My first call-up was for Great Britain in 2003. I’d played for England A the year before when we went to New Zealand, Fiji and Tonga and I got ‘player of the tour’.
That gave me confidence to think I could go on to honours but it still came sooner than I thought. Back then, Great Britain used to go on a pre-tournament camp to Marbella and I remember my dad dropping me off at Manchester Airport. I was still thinking then ‘what if I’ve got this all wrong and it was the England A team after all?’!
It was a really daunting experience. I was 22 and playing for Wakefield but there were no other Trinity players there.
Most players there had either been in the system a while or at least knew people or club-mates.
My first room-mate that night before we went to Marbella was Kris Radlinski. The trip was a bit of a weird experience for me and I was probably really quiet, just trying to go about my business.
That, though, is probably why I got a chance to debut in the third Test against Australia that year.
You were cannon fodder for the first team for most of the series and after every session you’d get flogged by the conditioner. But that was an opportunity to earn your stripes I suppose. I thought I’d just be getting experience in the squad but I got to debut.
David Waite was head coach. When the third Test came along, I remember Graham Steadman, one of the assistants, coming up to me and saying ‘If he asks you if you can play at prop, just say yes’.
I didn’t know what he was on about but Steady told me he thought Waitey wanted to play someone in the middle who had a bit of footwork so just to say ‘yes’ if he asked.
When it did come around, and I had a conversation with Waitey, I was just ‘Yep, yep, I can do that!’.
Steady was brilliant. It was really good of him to give me the heads up. My next international coach was Brian Noble, who had also been a Lions assistant.
I went from Waitey, who I didn’t know and had come from Australia but was a really good, astute coach, to Nobby, who always had a bit more connection with the players given he was a club coach at Bradford as well.
It was a different dynamic with Nobby. He was a good coach nonetheless but also able to have a laugh and joke with the players.
Then came Tony Smith. My own club coach at Leeds.
We whitewashed New Zealand in ’07 and were back as England for the 2008 World Cup.
There was talk of disharmony between Leeds and St Helens player on that ’08 trip Down Under.
At the time, I didn’t notice it but looking back there probably was friction there given Tony was the Leeds coach and the number of Rhinos players in that squad alongside Saints players.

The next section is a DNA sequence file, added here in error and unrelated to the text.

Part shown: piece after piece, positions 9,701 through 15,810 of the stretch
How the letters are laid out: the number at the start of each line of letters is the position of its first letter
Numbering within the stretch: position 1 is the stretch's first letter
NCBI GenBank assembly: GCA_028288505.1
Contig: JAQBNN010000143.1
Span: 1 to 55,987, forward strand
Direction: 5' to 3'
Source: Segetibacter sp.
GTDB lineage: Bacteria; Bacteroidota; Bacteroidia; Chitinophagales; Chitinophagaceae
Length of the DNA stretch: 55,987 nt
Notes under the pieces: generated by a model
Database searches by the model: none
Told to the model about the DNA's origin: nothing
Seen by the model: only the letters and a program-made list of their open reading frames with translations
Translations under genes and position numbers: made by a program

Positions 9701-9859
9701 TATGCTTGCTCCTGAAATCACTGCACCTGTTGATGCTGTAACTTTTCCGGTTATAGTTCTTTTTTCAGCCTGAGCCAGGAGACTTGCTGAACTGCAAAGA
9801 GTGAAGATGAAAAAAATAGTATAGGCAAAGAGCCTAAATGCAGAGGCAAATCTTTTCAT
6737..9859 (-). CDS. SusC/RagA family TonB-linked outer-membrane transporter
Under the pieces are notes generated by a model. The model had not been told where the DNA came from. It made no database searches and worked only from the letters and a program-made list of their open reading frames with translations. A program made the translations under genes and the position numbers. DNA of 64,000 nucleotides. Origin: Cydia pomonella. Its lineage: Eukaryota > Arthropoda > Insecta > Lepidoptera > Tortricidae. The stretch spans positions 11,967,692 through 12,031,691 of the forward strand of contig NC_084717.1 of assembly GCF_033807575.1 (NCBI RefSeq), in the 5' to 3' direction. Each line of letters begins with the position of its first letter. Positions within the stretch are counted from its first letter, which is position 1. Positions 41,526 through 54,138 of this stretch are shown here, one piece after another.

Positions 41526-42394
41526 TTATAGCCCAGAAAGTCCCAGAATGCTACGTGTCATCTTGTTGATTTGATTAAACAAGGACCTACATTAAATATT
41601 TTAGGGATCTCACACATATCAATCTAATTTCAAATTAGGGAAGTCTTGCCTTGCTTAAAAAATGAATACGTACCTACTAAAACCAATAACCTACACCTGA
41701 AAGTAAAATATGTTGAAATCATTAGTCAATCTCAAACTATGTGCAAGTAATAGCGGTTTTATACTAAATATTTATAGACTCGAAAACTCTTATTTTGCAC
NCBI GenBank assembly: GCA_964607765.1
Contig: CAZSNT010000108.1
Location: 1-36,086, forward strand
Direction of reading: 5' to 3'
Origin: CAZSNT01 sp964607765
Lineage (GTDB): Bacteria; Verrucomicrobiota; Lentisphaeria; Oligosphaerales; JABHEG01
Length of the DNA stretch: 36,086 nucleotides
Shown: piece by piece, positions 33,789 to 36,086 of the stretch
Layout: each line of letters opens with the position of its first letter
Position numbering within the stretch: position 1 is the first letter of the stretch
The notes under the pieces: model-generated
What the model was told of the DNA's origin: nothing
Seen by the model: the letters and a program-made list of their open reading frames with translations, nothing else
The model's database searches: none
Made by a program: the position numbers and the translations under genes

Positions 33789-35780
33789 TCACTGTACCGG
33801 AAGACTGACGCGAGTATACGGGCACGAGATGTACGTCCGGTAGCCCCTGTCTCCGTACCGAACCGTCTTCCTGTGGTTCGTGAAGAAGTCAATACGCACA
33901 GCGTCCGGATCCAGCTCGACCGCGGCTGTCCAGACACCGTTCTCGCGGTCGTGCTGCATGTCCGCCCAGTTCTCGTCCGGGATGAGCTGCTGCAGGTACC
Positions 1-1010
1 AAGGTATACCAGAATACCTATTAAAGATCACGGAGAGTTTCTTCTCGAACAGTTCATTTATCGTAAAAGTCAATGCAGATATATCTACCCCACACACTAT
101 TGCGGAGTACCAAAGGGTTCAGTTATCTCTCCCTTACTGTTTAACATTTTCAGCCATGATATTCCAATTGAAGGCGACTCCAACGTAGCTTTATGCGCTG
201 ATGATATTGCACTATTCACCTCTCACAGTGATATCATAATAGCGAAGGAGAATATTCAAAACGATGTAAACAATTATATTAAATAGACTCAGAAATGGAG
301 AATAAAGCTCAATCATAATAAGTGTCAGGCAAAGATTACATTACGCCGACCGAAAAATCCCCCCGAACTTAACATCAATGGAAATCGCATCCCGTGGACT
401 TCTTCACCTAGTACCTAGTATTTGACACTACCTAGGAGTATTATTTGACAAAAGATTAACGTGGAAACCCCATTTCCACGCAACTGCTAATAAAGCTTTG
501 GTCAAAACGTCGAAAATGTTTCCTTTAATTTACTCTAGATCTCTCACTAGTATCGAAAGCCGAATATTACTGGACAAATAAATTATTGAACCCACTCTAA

I was a bit oblivious to it and caught up in my own role. I’ve always been that way: how do I play and prepare?
But it wasn’t until afterwards I realised it probably was right. Nobody wants it but the fact Leeds – at the time – had turned a great side like Saints over a few times in Grand Finals probably did leave a bugbear.
There was probably a bit of disharmony – which you can’t afford to have at that level.
Tony tried to bring the ‘Club England’ in but it was Steve McNamara who really took it to another level – there were regular meetings and get-togethers and it almost felt like international rugby league was at the forefront of why we were doing everything.
But I’d actually played with Steve so that was another different level of relationship with an England coach.
Steve was probably the one I could feel most comfortable with in terms of my relations with him and it was him I rang to say I was going to retire from international duties. He was really good on the phone with me at that time.
Now, after lockdowns, Wane gets to meet his players face to face tomorrow when they train at Leeds Beckett University to properly start work towards the World Cup at the end of the year.
Some players may feel like I did when getting ready to go to Marbella.
But I listened to Waney on the BBC on Saturday and thought he came out with some really good stuff which rang true with me.
I remember speaking to Steve McNamara about how I was playing at Wests Tigers and I didn’t feel like some of the stuff I was doing there was transferring to me with England.
Waney was talking about Castleford Tigers hooker Paul McShane and I made the comparison to me at Wests; it was really good that he recognised the same thing and has an approach to it already.
McShane has got a lot on his shoulders; he is Cas’ talisman and, as we saw in that remarkable game on Friday, he picks up the pieces and comes up with plays.
But Waney said that when he maybe plays international, there’s another 16 blokes all at that level and it’s about finding that role that suits you within the team that suits everybody else.
It’s really important that Waney is on that level and speaking to the players about that – which he says he has been doing with McShane. It shows great foresight to bring a group of individuals from different teams together and then it’s about getting the best out of them.
He’s obviously thought long and hard about what he wants from his players. And he seems clear with that. He was like that for a long time with Wigan; I think we’ll see those traits with England and hopefully some success at last.
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